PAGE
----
Reverse side of label shown on previous page. Grey print on a buff background. Griswold is touting "almost 100 years" so this label must be from the period immediately preceding the end of production in Erie in 1957. Note that the dutch oven is now being sold with the stamped aluminum trivet. The Family Grill is actually the No. 18 "Cast Iron Grill" and the Corn Cake Pan is the common No.273 comstick pan being sold right to the end of Erie production. Finally, note Griswold's directions for use and care.
SHIPPING CAST IRON-SOME TIPS: Pack your piece more than adequately with a least 2" of space between any part of the piece and the box. Pack with crumpled newspaper, bubble wrap, styrofoam, or a combination. If using styrofoam "worms" be aware that your piece could migrate through the chips toward the sides of the box and, thus, could be damaged. Include some crumpled newspaper or other material to keep the piece in the center of the box. Protect projecting handles especially well. I know of a No.13 skillet that had its handle broken off in shipping. Insure for full replacement value or more in case you need to make a claim on a damaged piece. If you use a packing service check to see what liability they accept, if any. I use UPS but learned to pack extremely well as they tend to pile lots of heavy boxes on top of mine in transit. -ed.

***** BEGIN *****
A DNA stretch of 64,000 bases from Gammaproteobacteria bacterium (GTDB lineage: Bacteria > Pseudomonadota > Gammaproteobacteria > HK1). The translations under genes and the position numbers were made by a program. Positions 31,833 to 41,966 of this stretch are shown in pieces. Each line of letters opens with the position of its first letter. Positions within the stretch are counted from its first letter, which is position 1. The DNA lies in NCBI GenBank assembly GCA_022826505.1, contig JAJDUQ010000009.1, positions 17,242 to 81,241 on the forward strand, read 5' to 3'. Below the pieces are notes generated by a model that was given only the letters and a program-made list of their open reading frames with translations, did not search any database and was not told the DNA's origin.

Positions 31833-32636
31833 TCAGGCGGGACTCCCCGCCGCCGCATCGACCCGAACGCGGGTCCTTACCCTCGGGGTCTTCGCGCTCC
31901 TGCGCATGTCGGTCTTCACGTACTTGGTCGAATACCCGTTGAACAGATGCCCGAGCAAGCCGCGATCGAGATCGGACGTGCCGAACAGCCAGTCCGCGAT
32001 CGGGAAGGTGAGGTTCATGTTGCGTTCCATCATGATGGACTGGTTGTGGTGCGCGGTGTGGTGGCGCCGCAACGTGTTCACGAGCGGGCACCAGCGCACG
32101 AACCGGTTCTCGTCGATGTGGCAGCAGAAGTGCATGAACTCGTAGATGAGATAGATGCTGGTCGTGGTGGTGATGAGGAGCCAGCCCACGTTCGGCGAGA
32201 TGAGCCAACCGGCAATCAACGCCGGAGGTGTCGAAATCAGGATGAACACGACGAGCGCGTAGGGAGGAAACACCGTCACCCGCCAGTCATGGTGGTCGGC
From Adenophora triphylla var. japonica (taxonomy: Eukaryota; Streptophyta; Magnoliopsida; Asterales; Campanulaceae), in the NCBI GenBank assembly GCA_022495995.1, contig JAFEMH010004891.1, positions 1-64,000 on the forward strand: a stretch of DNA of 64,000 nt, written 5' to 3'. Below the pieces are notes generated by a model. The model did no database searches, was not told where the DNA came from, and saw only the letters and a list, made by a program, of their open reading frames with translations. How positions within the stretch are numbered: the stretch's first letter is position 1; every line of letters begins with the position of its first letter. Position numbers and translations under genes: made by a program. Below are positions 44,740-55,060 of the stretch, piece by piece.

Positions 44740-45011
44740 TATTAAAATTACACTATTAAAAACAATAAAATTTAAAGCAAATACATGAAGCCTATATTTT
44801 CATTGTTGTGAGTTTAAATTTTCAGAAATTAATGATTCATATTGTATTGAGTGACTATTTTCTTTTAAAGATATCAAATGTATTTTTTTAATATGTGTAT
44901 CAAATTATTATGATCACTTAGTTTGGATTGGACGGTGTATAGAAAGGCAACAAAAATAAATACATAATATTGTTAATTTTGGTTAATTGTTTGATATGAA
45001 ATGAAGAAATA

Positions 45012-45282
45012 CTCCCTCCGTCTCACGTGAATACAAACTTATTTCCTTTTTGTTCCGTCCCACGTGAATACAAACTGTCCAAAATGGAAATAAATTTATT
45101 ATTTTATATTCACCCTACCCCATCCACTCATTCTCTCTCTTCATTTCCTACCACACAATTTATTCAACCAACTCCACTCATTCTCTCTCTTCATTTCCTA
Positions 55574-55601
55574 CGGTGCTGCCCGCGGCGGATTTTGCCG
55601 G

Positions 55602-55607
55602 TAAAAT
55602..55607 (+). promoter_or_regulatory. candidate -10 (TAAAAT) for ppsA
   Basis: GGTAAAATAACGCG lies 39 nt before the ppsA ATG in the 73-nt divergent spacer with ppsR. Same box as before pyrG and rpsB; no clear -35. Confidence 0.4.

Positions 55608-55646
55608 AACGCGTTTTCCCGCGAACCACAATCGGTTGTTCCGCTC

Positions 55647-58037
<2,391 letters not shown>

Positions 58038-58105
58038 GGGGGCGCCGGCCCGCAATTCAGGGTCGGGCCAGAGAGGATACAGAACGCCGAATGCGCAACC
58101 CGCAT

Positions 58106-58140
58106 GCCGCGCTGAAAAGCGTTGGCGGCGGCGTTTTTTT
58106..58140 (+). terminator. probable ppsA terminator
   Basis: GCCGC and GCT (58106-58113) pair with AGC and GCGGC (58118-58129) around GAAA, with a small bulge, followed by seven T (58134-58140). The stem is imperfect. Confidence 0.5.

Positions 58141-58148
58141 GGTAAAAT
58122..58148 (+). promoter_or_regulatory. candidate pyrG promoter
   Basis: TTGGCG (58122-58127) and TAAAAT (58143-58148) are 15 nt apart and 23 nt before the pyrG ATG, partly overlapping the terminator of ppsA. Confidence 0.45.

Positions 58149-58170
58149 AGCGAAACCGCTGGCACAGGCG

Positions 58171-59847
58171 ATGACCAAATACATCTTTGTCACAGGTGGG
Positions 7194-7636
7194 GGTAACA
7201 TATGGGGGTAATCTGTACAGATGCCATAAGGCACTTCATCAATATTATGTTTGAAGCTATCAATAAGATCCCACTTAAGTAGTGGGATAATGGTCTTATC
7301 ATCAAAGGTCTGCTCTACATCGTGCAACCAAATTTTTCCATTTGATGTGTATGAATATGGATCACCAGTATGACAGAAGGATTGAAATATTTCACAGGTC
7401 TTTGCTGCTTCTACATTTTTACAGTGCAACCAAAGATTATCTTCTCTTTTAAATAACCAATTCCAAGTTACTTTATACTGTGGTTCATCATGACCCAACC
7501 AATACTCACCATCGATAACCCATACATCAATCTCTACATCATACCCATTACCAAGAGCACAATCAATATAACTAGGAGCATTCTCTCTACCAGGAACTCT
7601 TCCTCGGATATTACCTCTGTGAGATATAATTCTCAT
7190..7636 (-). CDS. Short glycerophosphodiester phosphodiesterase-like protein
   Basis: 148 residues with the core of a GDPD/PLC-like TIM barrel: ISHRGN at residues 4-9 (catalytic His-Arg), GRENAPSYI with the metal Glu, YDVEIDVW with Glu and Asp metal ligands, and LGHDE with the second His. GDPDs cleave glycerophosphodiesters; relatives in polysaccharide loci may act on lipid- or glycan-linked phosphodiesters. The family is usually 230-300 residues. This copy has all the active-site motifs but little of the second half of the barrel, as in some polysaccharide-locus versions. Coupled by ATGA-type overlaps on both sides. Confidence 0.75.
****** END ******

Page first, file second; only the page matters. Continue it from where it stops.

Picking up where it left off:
Content ©Steve Stephens 1989. Web version all rights reserved, www.castironcollector.com 2013.